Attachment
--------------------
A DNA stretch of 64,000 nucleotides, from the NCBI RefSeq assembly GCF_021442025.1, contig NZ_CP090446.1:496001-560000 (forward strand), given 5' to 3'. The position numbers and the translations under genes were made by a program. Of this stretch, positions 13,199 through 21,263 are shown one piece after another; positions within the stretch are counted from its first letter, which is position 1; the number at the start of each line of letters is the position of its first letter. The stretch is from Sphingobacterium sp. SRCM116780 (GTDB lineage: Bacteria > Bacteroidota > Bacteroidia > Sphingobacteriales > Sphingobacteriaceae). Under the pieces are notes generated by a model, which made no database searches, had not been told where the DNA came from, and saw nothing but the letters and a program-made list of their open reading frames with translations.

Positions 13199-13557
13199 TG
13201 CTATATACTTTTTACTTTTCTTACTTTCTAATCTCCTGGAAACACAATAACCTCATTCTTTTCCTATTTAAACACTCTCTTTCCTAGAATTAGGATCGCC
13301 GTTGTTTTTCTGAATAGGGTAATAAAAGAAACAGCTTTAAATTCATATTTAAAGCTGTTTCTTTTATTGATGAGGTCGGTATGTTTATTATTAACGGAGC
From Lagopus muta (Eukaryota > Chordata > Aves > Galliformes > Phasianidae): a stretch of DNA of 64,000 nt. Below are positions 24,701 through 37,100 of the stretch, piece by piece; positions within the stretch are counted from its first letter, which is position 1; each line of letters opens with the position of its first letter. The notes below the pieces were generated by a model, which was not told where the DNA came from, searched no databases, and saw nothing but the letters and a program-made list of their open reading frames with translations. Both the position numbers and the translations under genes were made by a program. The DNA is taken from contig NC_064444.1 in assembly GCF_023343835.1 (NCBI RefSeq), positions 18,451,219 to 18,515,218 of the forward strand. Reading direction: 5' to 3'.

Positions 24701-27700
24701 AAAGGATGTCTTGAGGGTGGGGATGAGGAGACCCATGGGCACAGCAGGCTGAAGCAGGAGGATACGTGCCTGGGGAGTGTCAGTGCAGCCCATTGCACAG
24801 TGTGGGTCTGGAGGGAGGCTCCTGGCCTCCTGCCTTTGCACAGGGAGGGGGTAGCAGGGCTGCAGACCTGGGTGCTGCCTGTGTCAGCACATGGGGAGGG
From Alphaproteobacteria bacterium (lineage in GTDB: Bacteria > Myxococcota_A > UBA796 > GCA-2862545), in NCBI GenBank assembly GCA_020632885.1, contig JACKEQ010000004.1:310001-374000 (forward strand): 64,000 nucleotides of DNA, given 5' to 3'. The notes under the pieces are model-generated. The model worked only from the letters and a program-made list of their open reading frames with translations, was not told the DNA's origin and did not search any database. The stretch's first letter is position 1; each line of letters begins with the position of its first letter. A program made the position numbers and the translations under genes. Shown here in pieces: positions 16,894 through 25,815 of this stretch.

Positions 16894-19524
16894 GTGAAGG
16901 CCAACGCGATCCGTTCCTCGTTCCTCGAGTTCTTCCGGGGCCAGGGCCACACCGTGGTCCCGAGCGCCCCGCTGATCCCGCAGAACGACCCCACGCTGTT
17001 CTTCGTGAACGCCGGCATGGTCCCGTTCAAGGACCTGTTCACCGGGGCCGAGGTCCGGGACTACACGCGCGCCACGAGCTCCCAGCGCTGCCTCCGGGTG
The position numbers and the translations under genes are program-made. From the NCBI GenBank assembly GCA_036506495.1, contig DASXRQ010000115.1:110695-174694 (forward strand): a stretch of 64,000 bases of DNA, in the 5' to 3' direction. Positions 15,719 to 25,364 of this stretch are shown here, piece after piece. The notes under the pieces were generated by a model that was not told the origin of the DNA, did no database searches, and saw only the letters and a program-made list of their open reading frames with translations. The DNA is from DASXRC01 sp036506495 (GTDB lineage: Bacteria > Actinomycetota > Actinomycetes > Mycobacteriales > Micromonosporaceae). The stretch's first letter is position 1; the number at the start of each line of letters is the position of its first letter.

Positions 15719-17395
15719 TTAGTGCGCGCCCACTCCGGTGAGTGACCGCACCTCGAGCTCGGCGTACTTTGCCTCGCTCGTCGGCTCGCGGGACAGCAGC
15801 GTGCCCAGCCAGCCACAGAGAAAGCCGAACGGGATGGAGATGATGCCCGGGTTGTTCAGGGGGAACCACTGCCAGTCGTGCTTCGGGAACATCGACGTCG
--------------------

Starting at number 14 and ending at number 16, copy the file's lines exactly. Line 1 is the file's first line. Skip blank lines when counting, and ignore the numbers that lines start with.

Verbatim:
17001 CTTCGTGAACGCCGGCATGGTCCCGTTCAAGGACCTGTTCACCGGGGCCGAGGTCCGGGACTACACGCGCGCCACGAGCTCCCAGCGCTGCCTCCGGGTG
The position numbers and the translations under genes are program-made. From the NCBI GenBank assembly GCA_036506495.1, contig DASXRQ010000115.1:110695-174694 (forward strand): a stretch of 64,000 bases of DNA, in the 5' to 3' direction. Positions 15,719 to 25,364 of this stretch are shown here, piece after piece. The notes under the pieces were generated by a model that was not told the origin of the DNA, did no database searches, and saw only the letters and a program-made list of their open reading frames with translations. The DNA is from DASXRC01 sp036506495 (GTDB lineage: Bacteria > Actinomycetota > Actinomycetes > Mycobacteriales > Micromonosporaceae). The stretch's first letter is position 1; the number at the start of each line of letters is the position of its first letter.

Positions 15719-17395